Cherish and treasure all that you have. Time is precious these days, and before you know it you may run out of it!! (time… that is)

Over at NurseConnect.com, Laura touches on patient flow through the hospital in Going With the Flow. An area that we don’t spend enough time or energy improving (IMHO). Kathy, who also writes at NurseConnect.com discusses a topic that tends to bring out the opinions: Bring Back Our Nursing Colleagues: The LPNs.

Speaking of topics that bring discussion. Remember careplans of old? You know the ones. Pure nursing school torture (right B.J.?). Lisa takes careplans head on as related to care provided in skilled nursing facilities, as evidenced by . . . ok. I will stop. The post is Bringing Care Planning Out of the Dark Ages at her blog It’s a Skilled Nursing Thing.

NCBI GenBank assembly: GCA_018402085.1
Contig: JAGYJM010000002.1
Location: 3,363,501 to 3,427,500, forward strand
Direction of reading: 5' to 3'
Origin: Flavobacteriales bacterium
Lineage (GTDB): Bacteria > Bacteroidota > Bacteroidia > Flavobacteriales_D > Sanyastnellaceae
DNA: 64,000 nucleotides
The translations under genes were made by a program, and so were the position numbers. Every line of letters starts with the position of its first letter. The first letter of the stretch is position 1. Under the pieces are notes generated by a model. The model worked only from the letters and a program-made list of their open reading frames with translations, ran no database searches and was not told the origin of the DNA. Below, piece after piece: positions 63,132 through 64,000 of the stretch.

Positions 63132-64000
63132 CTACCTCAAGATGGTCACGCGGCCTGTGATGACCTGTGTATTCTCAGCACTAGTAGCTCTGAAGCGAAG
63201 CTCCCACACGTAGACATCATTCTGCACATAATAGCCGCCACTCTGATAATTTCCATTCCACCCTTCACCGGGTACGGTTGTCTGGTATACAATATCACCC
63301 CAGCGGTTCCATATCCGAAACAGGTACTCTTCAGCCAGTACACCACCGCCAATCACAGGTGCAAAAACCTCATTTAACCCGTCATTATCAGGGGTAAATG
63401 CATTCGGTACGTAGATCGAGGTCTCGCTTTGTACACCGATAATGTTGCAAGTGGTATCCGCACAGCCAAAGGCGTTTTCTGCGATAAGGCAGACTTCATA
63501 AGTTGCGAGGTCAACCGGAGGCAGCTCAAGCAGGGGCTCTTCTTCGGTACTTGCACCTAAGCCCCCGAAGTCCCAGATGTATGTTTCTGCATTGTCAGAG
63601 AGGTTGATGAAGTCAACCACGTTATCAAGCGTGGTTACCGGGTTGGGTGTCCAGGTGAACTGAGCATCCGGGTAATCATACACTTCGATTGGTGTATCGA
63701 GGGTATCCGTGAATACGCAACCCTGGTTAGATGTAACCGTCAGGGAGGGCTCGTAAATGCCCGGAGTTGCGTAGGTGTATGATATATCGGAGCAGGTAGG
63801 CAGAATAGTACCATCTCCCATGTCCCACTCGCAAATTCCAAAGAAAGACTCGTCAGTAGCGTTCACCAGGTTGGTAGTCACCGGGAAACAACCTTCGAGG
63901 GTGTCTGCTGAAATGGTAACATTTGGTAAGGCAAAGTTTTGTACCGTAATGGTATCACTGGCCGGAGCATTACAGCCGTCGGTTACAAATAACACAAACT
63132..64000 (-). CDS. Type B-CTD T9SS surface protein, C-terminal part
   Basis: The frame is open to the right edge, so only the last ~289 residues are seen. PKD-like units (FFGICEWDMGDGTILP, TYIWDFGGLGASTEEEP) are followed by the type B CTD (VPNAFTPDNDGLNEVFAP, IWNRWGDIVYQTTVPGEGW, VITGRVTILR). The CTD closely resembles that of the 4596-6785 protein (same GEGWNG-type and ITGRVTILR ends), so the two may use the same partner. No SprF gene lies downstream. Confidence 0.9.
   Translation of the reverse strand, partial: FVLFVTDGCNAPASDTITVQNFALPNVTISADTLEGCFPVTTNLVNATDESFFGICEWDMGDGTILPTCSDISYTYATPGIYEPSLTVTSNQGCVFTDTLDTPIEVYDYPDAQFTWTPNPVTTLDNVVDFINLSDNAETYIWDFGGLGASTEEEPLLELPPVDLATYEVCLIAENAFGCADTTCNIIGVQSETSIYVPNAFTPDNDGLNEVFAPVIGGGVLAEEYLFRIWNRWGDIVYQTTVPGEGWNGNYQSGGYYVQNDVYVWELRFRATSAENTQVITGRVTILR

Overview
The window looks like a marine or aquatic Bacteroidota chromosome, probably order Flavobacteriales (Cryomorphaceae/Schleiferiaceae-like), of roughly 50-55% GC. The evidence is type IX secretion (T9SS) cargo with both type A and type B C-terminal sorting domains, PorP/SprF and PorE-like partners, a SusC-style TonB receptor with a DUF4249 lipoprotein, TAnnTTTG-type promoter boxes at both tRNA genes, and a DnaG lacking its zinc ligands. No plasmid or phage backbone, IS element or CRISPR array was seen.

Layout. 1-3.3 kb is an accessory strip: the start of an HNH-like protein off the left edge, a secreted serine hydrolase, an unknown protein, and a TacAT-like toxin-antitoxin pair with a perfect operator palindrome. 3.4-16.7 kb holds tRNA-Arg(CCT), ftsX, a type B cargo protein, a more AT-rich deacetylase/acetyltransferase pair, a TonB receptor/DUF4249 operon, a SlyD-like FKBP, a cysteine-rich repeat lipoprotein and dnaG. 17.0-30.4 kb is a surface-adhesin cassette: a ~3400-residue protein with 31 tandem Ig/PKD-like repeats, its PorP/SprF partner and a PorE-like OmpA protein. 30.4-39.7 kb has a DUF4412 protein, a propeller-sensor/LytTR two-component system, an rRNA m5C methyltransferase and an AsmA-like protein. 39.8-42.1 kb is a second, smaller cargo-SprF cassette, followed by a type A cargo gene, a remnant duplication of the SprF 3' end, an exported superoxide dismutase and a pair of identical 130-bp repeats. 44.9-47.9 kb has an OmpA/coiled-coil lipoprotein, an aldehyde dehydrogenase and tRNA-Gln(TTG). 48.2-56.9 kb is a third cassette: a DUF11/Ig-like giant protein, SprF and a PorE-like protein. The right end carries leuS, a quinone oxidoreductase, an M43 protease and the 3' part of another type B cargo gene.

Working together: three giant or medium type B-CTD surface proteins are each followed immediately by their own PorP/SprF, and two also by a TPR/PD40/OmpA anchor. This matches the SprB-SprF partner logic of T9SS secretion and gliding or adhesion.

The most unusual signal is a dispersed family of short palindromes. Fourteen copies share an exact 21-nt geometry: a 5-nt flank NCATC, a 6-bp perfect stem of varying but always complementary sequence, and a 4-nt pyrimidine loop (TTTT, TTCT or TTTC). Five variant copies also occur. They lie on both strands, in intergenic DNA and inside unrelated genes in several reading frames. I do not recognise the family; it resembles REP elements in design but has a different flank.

For all of my CRNA swashbucklers, it isn’t quite the OR, but Dean Moyer of The Back Pain Blog examines the possible complications of epidural steroid injections as they relate to the treatment of sciatica in Sciatica and Epidural Injections – Risks and Side Effects. This series of posts are designed to answer several common questions and concerns associated with epidural injections.



Rehab RN does her best to brighten up the black and white in the world of recovery with The Colors of Rehab. I am never going to look at my exercise bands the same way again!

In order to return to alternative types of therapies, this one being in the realm of psychotherapy, we swagger on over to SharpBrains.com where there is great information about The Future of Computer-assisted Cognitive Therapy. Alvaro Fernandez offered up a second entry with Lee Woodruff: the Bob Woodruff Foundation, and You, can help Traumatic Brain Injury survivors. This is an area in which exciting research advances are being made. This is something near an dear to my heart because much of the research is a result of those injured serving in OIF and OEF.